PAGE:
ABOUT A YEAR AGO, I was privileged to be among the band of loonies who staged a mock revolution and formed the fictitious Maritime Republic of Eastport (MRE).
Our goal was to raise a big enough ruckus to make people wonder what the fun was all about so they would come and keep the local businesses going while the bridge connecting the Eastport peninsula to Annapolis proper was closed for repairs.
Nobody could have anticipated the incredible response that weekend and the rest of the year. Most of the Eastport restaurants did better during the three weeks the bridge was closed than they had done the year before. When all the shooting was over, volunteers had sold enough T-shirts, sweat shirts, mugs, flags and bumper stickers to donate $1,000 each to five neighborhood nonprofit groups.
Other events throughout the year brought on a surge of neighborhood spirit. "Admiral" Bob Slaff and an armada of privateers captured Annapolis Harbor and renamed it the Gulf of Eastport. They began a tug of war across the gulf, pitting MRE against the Annapolis Jaycees.
The tug of war raised about $8,000 for community nonprofit groups. The gold-and-black MRE flags continue to fly proudly over homes and businesses. The membership of the Eastport Civic Association grew dramatically over the year. Dave Stahl, former ECA president, attributes the increase to the revolutionary movement. I've heard real estate agents cite the MRE as the cause for a rise in property values on the peninsula.
Best of all, it's been a great catalyst for new friendships and for newcomers to get involved in the community.
Just to prove Eastport is still revolting, residents are staging MRE II, a weekend packed with festivities.
It starts Friday with the Ambassador's Ball at Eastport Clipper Cantina. The .05 K Eastport Bridge Walk/Run and Dog Day Afternoon events for canines and their humans are scheduled for Saturday.
On Sunday comes the revolution again. Military re-enactors of the 17th, 18th and 19th centuries will gather at noon at the Eastport Bridge to fire on Annapolis, followed by a parade to the Eastport Capitol, also known as Leon's Barbershop, where Prime Minister Leon Wolfe will welcome all Eastport patriots.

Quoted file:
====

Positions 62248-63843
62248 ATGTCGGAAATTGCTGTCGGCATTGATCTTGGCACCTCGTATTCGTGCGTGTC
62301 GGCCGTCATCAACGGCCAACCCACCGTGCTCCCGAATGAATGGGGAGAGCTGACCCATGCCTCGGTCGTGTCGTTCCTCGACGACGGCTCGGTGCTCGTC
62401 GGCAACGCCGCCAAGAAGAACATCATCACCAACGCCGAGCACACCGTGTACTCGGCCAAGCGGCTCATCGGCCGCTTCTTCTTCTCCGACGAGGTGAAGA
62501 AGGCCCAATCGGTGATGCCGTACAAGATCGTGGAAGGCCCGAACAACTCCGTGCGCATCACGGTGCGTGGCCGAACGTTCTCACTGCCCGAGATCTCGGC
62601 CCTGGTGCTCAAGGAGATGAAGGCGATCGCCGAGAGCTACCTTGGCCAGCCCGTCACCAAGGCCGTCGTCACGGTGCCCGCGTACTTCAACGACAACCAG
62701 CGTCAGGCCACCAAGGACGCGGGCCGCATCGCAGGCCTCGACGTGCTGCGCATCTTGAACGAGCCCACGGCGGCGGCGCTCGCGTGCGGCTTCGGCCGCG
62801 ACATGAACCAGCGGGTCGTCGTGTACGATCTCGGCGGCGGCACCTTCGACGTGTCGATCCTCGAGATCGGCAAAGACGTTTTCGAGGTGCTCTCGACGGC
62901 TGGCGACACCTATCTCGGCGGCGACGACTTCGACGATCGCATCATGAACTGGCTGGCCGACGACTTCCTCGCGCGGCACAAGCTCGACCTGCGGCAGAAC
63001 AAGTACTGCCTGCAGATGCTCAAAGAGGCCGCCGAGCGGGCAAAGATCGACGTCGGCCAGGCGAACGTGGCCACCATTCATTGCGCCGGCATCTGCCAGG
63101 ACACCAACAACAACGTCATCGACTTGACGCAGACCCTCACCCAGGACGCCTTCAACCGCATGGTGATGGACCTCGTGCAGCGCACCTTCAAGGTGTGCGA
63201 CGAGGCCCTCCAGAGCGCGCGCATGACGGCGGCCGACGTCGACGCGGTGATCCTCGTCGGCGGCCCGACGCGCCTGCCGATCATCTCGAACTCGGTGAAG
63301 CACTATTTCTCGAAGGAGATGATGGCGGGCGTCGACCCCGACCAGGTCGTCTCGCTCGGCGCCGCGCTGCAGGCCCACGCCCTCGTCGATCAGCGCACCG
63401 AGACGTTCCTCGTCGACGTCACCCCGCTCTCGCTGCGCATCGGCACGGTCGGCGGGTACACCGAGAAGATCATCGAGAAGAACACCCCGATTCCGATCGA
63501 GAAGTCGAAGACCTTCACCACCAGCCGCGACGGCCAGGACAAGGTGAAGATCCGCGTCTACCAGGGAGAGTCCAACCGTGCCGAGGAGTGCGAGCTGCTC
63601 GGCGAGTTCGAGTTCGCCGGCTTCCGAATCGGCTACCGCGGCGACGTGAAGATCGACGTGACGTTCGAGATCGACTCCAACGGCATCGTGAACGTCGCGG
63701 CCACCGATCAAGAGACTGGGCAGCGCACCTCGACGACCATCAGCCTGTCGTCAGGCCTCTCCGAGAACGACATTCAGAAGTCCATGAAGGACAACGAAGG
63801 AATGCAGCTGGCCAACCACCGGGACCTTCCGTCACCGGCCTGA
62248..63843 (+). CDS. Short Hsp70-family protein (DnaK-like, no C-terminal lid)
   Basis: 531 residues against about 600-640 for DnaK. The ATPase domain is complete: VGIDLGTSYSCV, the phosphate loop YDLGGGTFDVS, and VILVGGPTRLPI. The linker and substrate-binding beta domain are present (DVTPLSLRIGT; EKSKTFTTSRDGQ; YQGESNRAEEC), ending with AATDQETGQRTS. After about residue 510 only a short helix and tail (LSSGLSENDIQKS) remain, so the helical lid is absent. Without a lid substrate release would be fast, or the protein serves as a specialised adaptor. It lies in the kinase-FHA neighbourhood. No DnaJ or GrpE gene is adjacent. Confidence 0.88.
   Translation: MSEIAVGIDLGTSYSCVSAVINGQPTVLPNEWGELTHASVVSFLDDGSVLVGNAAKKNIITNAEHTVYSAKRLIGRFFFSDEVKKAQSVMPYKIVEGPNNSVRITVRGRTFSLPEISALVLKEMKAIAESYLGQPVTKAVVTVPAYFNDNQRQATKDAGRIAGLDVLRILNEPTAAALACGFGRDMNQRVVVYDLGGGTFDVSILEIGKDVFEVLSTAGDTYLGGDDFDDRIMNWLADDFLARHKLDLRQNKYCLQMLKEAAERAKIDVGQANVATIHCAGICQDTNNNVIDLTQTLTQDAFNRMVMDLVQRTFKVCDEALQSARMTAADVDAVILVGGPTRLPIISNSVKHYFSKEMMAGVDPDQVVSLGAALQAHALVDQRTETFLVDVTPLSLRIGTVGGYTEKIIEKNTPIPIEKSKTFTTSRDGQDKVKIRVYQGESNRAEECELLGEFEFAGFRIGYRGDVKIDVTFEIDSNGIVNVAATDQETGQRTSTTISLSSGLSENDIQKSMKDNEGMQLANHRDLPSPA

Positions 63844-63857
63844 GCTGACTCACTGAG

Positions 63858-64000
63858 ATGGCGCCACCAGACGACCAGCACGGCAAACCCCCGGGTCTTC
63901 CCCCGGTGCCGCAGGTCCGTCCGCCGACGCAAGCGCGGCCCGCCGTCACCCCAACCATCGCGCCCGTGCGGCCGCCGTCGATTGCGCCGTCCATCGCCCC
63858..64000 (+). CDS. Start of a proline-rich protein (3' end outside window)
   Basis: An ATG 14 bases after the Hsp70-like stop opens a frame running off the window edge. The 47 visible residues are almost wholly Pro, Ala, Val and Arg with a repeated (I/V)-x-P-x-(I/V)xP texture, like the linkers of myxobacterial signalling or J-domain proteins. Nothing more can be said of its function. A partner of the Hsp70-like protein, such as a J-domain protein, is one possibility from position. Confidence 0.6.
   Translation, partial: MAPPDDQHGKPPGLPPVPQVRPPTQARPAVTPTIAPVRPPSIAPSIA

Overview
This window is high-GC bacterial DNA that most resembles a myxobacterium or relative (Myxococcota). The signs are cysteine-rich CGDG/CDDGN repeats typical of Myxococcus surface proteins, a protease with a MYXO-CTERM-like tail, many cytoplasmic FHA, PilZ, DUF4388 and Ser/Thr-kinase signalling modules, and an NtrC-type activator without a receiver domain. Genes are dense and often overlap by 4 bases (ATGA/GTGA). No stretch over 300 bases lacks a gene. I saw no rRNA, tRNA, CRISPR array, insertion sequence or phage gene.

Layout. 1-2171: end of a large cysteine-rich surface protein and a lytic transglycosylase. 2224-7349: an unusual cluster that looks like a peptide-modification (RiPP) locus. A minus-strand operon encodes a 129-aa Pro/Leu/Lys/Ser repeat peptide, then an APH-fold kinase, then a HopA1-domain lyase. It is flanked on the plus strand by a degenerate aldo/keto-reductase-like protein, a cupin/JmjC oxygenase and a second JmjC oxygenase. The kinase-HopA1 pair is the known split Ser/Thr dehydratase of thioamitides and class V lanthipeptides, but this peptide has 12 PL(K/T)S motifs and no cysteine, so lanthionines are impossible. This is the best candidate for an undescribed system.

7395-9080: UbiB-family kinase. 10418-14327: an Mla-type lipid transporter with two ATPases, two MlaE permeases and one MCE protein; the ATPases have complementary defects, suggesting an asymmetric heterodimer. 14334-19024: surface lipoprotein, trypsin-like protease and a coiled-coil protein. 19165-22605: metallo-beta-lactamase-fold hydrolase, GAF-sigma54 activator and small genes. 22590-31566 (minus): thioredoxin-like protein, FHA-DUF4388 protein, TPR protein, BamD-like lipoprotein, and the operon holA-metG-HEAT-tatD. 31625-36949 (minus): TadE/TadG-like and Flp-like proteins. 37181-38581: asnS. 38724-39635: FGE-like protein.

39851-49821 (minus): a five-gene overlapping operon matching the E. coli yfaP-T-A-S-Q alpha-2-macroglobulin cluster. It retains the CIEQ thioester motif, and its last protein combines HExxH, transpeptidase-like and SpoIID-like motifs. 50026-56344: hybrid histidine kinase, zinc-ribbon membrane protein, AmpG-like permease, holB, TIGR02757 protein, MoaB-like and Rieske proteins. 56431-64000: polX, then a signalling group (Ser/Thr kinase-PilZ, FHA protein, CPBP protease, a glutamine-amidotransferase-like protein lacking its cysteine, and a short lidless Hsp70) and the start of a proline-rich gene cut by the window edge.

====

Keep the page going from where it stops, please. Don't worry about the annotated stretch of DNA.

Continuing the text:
It's great fun and proceeds will go to good causes. Information: Premier Jeff Collins, 410-268-3442.
Dance the night away
More fun is brewing at Maryland Hall for the Creative Arts, 801 Chase St., Annapolis, where executive director Linnell Bowen is planning to dust off her poodle skirt for a sock hop in the gym Feb. 19.
Ballroom dance instructor Jennifer Gooding will offer free jitterbug lessons at 7: 30 p.m. so you'll be ready to swing when the Fabulous Hubcaps start playing at 8 p.m.
Tickets are $20 for Maryland Hall members or $25 for nonmembers. Proceeds will help pay for Maryland Hall's dance studio renovations. People need to register for the jitterbug lessons.
Sandy Ross, executive director of the Charles Carroll House of Annapolis, says the historic lecture series she's organizing at Maryland Hall is sold out.
Some seats may become available after the first lecture Thursday. Ross advises those interested in getting on the waiting list to call 410-269-1737, Ext. 3.
The Shady Side Rural Heritage Society has a popular lecture series at the Captain Salem Avery House, 1418 E. West Shady Side Road.
The speaker scheduled for a luncheon Feb. 3 is Jane Tukarski, one of only about a dozen people who still do scrimshaw, or intricate carvings on ivory or whalebone, in the United States.
Tukarski learned the whalers' craft in Seattle, where she did scrimshaw as an apprentice while completing a degree in textile design. She lives in Crofton. Her work is on display at the Maryland League of Craftsmen in Annapolis and Mystic Maritime Gallery in Mystic Seaport, Conn.
The Captain Salem Avery House Museum has a wonderful collection of artifacts on the life of watermen and the rural charms of Shady Side.
Pub Date: 1/25/99